It’s been nearly a decade since Mel Gibson has played a leading role onscreen. And critics say the reason Edge of Darkness works as well as it does is Gibson’s presence, which elevates the film above a run-of-the-mill revenge thriller. Based upon the 1980s British TV series of the same name (also directed by Martin Campbell, who helms here), Edge stars Gibson as a Boston detective filled with grief after the murder of his daughter. However, as he investigates, he learns her death is part of a larger conspiracy. The pundits say Gibson is in fine form, delivering a world-weary, compelling performance that mostly makes up for the film’s contrivances. (Check out this week’s Total Recall, in which we count down Gibsons’s best-reviewed films.)
When in Rome attempts to meld romantic comedy and fairy tale tropes into a picturesque travelogue. However, critics say this long-delayed would-be confection is hardly worth the trip — it’s a forced and unconvincing attempt at whimsy that falls flat. Kristen Bell stars as Beth, a single gal who finds herself in a sticky situation: after removing coins from a “fountain of love” in the Eternal City, she’s followed back to New York by a string of obsessed suitors. The pundits say When in Rome is leaden, generic, and occasionally creepy, wasting an excellent cast (including Will Arnett, Anjelica Huston, and Danny DeVito) on a largely laugh-free script.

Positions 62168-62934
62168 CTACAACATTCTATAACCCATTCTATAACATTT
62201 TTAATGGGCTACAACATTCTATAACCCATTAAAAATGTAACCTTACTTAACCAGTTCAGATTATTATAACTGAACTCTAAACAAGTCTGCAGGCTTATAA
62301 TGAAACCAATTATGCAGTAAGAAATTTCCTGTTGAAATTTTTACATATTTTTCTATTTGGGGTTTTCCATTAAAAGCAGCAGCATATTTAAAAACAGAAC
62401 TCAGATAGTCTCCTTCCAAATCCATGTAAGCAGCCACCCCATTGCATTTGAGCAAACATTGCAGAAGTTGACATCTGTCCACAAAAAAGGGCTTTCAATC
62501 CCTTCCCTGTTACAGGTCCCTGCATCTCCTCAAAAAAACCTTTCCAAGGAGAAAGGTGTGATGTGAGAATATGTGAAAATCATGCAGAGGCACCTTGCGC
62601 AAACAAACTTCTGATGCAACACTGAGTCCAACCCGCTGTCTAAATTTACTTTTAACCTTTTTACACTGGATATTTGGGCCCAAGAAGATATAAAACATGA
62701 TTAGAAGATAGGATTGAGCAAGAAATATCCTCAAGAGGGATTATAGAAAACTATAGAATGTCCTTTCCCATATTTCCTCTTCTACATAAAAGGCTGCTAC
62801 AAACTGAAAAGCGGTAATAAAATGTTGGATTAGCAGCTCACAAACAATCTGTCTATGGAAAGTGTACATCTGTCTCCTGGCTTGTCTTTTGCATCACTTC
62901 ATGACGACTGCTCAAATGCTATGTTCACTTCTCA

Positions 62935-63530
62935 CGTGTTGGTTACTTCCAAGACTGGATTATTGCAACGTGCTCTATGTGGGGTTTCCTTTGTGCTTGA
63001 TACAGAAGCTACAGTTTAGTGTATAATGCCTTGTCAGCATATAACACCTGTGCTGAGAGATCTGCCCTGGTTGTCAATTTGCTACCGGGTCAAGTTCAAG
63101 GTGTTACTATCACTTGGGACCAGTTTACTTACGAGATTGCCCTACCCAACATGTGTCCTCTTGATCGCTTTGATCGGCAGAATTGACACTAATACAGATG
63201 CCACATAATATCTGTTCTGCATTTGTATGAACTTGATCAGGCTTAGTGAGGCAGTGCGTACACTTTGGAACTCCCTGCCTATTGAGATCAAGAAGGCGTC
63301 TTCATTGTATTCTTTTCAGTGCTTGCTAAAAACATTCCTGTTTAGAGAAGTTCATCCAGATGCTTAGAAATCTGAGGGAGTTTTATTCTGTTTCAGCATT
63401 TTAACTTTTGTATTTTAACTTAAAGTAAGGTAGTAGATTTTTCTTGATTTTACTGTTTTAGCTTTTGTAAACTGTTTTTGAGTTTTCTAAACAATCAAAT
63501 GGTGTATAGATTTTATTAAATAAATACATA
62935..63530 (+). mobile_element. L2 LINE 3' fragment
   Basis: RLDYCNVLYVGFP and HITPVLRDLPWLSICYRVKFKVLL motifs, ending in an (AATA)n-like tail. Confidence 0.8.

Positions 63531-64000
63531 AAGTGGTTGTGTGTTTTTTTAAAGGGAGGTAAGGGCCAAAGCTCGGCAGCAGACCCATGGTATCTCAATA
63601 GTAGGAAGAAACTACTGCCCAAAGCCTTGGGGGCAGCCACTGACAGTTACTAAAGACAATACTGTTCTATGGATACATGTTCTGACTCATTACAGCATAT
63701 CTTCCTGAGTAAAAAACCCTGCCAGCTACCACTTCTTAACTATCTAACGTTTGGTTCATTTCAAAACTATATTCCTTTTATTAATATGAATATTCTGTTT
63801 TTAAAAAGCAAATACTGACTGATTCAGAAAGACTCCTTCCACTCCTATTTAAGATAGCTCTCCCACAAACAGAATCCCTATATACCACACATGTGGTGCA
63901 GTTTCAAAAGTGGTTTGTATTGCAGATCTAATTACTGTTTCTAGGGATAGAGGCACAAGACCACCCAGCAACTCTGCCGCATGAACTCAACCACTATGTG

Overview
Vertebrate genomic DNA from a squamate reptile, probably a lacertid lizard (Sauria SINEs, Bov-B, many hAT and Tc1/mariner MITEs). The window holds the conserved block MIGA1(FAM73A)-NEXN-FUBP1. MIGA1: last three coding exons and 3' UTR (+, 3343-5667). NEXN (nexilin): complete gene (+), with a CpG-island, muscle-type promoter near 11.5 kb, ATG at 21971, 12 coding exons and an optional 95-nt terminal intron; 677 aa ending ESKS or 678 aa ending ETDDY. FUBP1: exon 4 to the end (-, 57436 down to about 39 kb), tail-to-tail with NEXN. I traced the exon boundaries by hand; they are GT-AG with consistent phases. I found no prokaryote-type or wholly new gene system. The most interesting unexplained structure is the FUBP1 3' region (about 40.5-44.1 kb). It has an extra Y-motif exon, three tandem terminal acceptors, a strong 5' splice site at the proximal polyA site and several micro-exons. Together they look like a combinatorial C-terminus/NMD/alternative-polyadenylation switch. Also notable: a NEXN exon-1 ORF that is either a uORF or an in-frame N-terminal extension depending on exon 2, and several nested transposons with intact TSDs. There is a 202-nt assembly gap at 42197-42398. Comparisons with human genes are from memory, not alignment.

Also opening this week in limited release:
Finally, we’d like to send a big “EEYEAHH” to King Crunk (WHAT?!) for successfully guessing Legion‘s 17 percent Tomatometer. (OKAY!)